If you have dry itchy eyes, you probably have allergic conjunctivitis
Dry itchy eyes are a fairly common symptom; affecting as many as 1/6th of the population. If you have “just plain” dry eyes, that indicates a meibomian gland dysfunction;meaning you don’t produce enough eye lubrication. That is treated with thick eye drops at night and thinner “see-through” eye drops during the day. I’m not a fan of the “eyelove” products which are drugs to increase tears. But back to itchy dry eyes. The itchy part usually comes from allergies. I’ll talk about the most common reason next, but think about what you are putting on your eyelids. Could it be an old mascara? Are you rubbing your eyes and transferring an allergen? Are you using an eyelash growing formula? And next; the most common reason- do you have nasal allergies?
There are two versions of allergic conjunctivitis (happens during the fall and spring due to the increased exposure to allergens such as pollen) and perennial allergic conjunctivitis (occurs all year from the exposure of common allergens such as dust mites).
However, itchy dry eyes can be from a disease, such as dry eyes due to medications, prior surgery or illness-even due to age. The itchy part of the dry eyes occurs because people generally rub their dry eyes which then makes them itchy. Blepharitis is another consideration.
Dry eyes can definitely cause discomfort, but blepharitis is caused from a bacterial or skin condition that is non-contagious. It can even be caused by eyelid infestation with dust mites! (Ew!) Those with blepharitis may experience loss of eyelashes, and dry, itchy, and scaly eyelids. It is important to see an eye care professional right away if you do not have allergies but experience these symptoms.
Another irritation that happens commonly with those who wear contact lenses is sensitivity to contact lens solution. This may be caused from an ingredient called thimerosal which is found in most solutions, and is a main cause for an allergic reaction.
Diagnosing Your Itchy Dry Eyes
If you have allergies, it is common to have dry itchy eyes. If you don’t have nasal symptoms the best place to start would be to see an Ophthalmologist.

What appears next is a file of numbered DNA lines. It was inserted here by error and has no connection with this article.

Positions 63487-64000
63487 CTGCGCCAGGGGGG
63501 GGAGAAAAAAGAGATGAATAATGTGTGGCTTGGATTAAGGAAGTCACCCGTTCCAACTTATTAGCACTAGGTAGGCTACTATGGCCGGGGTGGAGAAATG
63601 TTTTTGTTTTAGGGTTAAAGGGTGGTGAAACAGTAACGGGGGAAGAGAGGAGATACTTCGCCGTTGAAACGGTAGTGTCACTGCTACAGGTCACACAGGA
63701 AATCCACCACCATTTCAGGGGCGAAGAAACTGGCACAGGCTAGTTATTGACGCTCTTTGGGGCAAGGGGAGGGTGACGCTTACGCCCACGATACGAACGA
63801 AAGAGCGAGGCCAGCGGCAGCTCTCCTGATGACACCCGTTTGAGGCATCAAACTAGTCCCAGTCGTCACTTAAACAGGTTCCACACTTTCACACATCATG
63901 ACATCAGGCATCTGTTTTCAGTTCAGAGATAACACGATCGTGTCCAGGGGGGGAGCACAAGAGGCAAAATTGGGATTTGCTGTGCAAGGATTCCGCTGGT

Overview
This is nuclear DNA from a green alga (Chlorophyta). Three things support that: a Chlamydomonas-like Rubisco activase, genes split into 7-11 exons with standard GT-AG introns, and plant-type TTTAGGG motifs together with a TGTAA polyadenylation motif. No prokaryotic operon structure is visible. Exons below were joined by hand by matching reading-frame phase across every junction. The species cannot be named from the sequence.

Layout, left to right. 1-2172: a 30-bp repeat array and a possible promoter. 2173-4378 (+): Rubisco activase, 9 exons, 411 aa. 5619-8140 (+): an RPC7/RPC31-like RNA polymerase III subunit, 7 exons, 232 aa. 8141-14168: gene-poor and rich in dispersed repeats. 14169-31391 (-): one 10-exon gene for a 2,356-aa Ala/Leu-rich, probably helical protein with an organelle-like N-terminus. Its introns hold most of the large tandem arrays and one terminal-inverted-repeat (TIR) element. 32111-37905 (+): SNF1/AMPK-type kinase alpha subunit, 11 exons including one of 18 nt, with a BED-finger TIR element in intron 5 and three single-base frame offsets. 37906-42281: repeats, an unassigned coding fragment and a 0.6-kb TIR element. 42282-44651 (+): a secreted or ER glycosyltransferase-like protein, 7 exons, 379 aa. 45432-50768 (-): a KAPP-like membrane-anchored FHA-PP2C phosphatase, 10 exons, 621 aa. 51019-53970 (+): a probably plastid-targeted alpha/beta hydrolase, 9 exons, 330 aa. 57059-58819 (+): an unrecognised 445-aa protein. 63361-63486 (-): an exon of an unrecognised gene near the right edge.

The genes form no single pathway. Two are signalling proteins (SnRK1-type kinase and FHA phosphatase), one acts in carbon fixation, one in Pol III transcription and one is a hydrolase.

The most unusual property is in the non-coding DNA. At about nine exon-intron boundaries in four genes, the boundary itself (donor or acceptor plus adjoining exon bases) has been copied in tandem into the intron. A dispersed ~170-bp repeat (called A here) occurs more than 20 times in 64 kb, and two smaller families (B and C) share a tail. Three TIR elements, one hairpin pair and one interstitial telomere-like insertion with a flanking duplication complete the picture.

She can diagnose the problem and give you eye drops to help. But to pin down the cause of the problem, you need to see an Allergist.
Recall that some cases of “ocular allergies” occur due to “hand-eye-transfer” and are actually a contact dermatitis of some sort-either irritant or allergic. Or (recall) they are due to contact dermatitis from an ingredient in an eye product.
- Allergy skin testing
- Patch testing if a contact-type dermatitis is suspected
- Food allergy test (rare but possible)
- Blood testing
- Physical exam
Blepharitis is treated with eyes drops; antibiotics, steroids and (if you see me) colloidal silver and selected forms of essential oils. If you have allergies, you can avoid itchy eyes by avoiding the allergen that may cause it. This is usually easier said than done, unless you are found to have an easily avoidable contact dermatitis. Obvious examples would be avoidance of ingredients found in perfumes, skin care products, and things of that nature.
Always wear safety goggles when working around hazardous chemicals, wood working, or similar activities as small chips and fumes can produce ocular symptoms on a non-allergic, non-infectious irritant basis.
Here are some tips to prevent itchy (allergic) eye symptoms for both indoor and outdoor situations.
Indoor Itchy Eyes prevention
- Regularly vacuum with a special HEPA filter
- Keep pets off of the furniture, bed, and common places you spend time in if you are pet allergic or dust and dust-mite allergic. Some people experience symptoms around pets and may not be pet allergic at all! But, as silly as it sounds, your pets get “dusty” just like the furniture! Rub them down with eucalyptus oil to kill dust mites in their fur.
- Keep air filters and air ducts clean, and run your air conditioner regularly
- Do not smoke cigarettes
- Check the news to follow pollen counts so you are always prepared
- Dry clothes in a dryer; never on a clothesline
- Wear protective gear doing yard work
- Take a shower regularly after working outside
- Keep your windows shut
Summary of Solutions
- Ocular Medication that is prescribed by a doctor
- Natural and preservative free eye drops
- Environmental control
- Contactant avoidance
- Eye protection